Politics & Media
Feb 09, 2024, 06:27AM

What’s Funnier Than Das Kapital?

Look below for the surprise answer.

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A playwright reads over a manuscript by an amateur with strong leftist tendencies. His verdict? “It’s half as long as Das Kapital and only twice as funny.” That’s a good line. My father, on hearing it, thought the line should’ve been the other way around, as in “It’s twice as long as Das Kapital and only half as funny.” Still good, but not as much.

The second version takes the gag approach. It uses “funny” to mean laughable, whereas in the first version the word means to contain laughs, the way a good play may contain laughs—good wisecracks, comic situations that work, and so on. The second version is a slambang, straightforward putdown. In the first version, the long-suffering playwright isn’t just uncorking a good one. He’s reporting on the manuscript, sizing it up as an entertainment property, and in doing so he finds that Das Kapital provides the only point of reference.

The same idea operates in either edition: that’s one dull, preachy, didactic, draggy, overlong, excruciating left-wing play. But the gag version lets you know we’re dealing in hyperbole, and hyperbole’s an easy thing to take in stride. The original version leads the mind by the back ways, and all of a sudden we’re contemplating a manuscript that might actually exist, and what a gross manuscript it is. Twice as long as Das Kapital? Impossible as a sky beyond the sky. But half as long? A playscript like that, or something close to it, might be sitting there on somebody’s desk, glaring at him. The poor man has to read the thing and pretend to weigh its viability for production. How spiffy and entertaining is this manuscript? Well, more so than the nearest competition, which would be a landmark philosophical treatise by a radical penpusher who filled several volumes with what he read at the British Museum. In other words, it could use some punching up.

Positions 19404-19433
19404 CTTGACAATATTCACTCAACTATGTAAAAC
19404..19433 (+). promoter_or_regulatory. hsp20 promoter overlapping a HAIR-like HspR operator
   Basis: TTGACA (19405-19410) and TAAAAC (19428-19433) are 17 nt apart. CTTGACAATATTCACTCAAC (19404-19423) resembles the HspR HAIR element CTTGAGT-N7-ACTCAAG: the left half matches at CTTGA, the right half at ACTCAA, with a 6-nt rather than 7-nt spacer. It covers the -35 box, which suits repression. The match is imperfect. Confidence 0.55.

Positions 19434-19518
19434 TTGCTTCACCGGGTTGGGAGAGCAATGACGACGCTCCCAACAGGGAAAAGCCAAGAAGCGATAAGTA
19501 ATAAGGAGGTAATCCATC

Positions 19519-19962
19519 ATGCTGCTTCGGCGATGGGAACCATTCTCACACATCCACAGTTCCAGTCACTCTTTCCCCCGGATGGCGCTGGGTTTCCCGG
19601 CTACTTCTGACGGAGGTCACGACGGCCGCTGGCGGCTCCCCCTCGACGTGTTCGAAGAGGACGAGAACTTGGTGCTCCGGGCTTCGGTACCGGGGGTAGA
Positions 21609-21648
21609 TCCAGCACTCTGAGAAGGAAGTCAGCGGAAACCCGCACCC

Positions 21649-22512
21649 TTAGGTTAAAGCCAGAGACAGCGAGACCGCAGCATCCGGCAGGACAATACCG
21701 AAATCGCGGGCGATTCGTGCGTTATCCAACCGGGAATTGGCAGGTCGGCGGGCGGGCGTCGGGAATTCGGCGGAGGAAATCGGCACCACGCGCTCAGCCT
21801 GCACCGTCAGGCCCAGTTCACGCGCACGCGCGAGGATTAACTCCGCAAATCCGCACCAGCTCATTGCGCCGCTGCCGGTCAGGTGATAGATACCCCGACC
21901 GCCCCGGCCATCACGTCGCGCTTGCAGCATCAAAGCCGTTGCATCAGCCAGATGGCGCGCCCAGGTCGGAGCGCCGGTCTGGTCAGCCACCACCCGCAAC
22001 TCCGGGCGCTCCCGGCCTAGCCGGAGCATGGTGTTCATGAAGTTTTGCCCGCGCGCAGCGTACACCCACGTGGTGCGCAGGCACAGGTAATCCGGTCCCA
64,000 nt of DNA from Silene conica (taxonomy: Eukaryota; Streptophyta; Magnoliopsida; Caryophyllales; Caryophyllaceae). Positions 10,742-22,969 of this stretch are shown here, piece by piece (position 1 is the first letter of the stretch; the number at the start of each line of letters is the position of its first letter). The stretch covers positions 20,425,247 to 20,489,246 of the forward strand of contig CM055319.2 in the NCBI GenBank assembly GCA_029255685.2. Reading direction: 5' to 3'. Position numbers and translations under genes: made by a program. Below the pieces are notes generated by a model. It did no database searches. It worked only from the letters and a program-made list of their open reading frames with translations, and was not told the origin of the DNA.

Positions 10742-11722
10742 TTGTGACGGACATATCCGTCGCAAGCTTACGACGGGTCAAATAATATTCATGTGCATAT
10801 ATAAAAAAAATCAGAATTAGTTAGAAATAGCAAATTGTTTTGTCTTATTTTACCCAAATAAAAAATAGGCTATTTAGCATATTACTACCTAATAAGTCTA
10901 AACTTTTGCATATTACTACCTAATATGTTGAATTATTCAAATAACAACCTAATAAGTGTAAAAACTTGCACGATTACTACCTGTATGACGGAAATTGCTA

As far as I know there isn’t any term for the effect I’ve tried to describe, that of the sweeping putdown that hits harder because it’s deliberately throttled back from being outrageous. In fact, I can’t think of another example except the one here, which is from a Tom Stoppard play. Maybe there’s no other example and Stoppard’s an inventor. If so, no surprise—he’s a talent. The play the line comes from, The Real Thing, is a superior comedy-drama about people and their problems. One-third the length of a White Lotus season and perhaps 50 times funnier. Which sounds like hyperbole but isn’t meant that way.


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